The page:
The collective struggle of longing for home | Daily News

The collective struggle of longing for home

“A Broken House” is a documentary directed by Jimmy Goldblum that highlights the story of Mohamad Hafez, a Syrian native that moved to the US on a single-entry visa to study architecture and was not able to return home. Facing his fate, he channeled his homesickness in his artwork, and started producing miniature sculptures of his hometown, in order to build the “Damascus of his memories”.

“If you can’t get home, why don’t you make home”. Telling the story of the human being that lived within, the architectural project gained a political dimension after the eruption of the Syrian civil war, portraying the extent of the destruction suffered by the city, humanizing refugees, and sharing their stories.

The film starts in the architect’s workshop, where the protagonist is talking about the cathartic and therapeutic role of art. “When we leave, we give up on so much”, he states. The struggle of leaving comes hand in hand with an inner fight that is immersed with notions of defeat and loss. “When we leave, we miss birthdays, weddings, funerals … we give up on so much, on being in each other’s life”, he adds.

When the Syrian war erupted, Hafez, like many others, started living a dual life, torn between two realities. He was constantly

monitoring the tragic situation back home while keeping a straight face and going on his daily tasks. Questioning what could be done, he channeled his raging emotions through art and decided to translate what was happening in architecture.

Instead of sharing images of dead bodies, because as Mohamad puts it “how many can you see”, the architect is representing an unfiltered reality through his models, so that people can fully grasp the amount of destruction, whether it being the destruction of life, heritage, or identity. “The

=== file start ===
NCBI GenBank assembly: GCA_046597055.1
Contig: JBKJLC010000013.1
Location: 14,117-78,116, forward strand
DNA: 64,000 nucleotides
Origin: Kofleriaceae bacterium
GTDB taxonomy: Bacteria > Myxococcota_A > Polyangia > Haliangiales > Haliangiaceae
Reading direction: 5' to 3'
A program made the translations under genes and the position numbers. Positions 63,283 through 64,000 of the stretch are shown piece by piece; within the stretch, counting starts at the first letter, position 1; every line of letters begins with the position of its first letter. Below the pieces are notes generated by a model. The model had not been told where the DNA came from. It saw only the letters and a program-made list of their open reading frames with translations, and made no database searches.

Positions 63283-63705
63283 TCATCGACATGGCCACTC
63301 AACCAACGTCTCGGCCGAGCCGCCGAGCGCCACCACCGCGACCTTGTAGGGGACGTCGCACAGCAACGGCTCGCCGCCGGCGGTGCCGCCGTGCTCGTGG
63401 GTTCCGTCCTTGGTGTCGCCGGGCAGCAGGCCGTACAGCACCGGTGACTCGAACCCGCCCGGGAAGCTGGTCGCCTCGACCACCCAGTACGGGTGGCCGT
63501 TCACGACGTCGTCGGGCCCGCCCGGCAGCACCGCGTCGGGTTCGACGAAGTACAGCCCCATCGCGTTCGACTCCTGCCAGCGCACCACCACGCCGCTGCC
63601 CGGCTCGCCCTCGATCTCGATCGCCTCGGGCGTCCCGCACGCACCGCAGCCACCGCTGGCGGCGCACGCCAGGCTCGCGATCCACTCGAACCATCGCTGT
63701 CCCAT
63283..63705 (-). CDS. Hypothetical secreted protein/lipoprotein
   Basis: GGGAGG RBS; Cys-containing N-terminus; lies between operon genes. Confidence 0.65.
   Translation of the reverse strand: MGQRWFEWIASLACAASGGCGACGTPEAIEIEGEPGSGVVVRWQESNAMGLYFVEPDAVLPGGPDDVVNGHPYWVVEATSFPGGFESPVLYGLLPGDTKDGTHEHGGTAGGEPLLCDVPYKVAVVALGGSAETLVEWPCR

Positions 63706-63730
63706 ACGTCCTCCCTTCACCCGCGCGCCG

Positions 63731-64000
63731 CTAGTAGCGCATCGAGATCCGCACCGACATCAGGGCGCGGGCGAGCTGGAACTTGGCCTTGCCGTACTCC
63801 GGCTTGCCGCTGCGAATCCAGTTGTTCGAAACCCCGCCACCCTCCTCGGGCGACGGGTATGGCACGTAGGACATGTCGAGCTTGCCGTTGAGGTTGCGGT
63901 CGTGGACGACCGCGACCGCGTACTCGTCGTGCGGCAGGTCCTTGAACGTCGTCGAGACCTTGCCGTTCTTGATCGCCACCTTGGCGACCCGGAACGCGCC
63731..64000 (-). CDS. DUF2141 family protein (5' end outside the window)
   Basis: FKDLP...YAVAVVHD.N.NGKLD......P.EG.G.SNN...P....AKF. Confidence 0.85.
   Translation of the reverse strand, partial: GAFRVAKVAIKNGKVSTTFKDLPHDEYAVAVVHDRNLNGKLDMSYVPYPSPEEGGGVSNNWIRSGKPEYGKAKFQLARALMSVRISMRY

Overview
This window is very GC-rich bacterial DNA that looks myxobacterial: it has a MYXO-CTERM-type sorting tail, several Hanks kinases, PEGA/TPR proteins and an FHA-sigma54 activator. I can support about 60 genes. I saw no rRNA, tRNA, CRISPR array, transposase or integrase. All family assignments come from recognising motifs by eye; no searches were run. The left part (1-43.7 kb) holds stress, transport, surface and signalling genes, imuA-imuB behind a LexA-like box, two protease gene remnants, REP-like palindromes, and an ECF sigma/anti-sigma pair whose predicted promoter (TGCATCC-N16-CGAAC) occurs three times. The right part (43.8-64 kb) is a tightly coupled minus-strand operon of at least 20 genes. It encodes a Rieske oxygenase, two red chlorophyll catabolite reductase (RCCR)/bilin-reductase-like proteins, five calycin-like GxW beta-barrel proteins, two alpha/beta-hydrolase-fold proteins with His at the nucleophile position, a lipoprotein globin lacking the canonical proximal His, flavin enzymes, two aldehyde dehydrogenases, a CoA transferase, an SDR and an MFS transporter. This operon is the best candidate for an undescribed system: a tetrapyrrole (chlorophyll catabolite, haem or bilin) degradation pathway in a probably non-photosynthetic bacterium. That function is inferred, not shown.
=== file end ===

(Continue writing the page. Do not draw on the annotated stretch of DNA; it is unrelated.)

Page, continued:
way the Syrian War was covered in the United States was to focus on the grotesque imagery. Violence as a way to build empathy. This barrage of horrific imagery was re-traumatizing for refugees and immigrants whose stories were ostensibly being told. I wanted to make a film for those communities, to give space to their sadness, their longing for home” explains Jimmy Goldblum, director of the documentary.

“If you want to wipe a nation’s history, you wipe their architecture”. In this war-torn country, buildings that have been standing for years and years, disappeared in a fraction of seconds. The built environment that shaped one generation after another vanished with one inhumane decision. The city, this complex mixture of lay


ers engraved in collective memories, was no longer standing. Practically, all the legacies that civilizations had left behind, dissolved, wiping out society from existence.

Hiraeth, initially the title of the documentary, is a Welsh word that defines a state of extreme homesickness to a homeland that is no longer existing or has never ever existed, describing a deep longing for something that is gone. The documentary explores this complex mixture of yearning, melancholic nostalgia, and intense desire for the past, which often come with an undisclosed understanding that what was once there, will never be, and that one will never have the object of desire. As the director puts it “the film speaks to the complex ways that when you’re trapped away from home, your memories are all that you have; but your memories may stay locked in place, while your home is ever-evolving”.

In fact, the word “nostalgia”, associated with the sentiment of loss and displacement, is also a romance with one’s own fantasy, according to Svetlana Boym, the Curt Hugo Reisinger Professor of Slavic Languages and Literatures and of Comparative Literature at Harvard University. Related to the relationship between personal and collective memory, nostalgia “tends to confuse the actual home with an imaginary one”. In other words, people end up romanticizing a reality, falling in love with ideas and memories that highlight mostly how they remember or imagine things. It’s bitter-sweet. This subjective interpretation of what once was there becomes a collective concept of a diaspora that was, in one way or other, forced to leave, but that is still holding on to the dream, the dream of returning.


Add new comment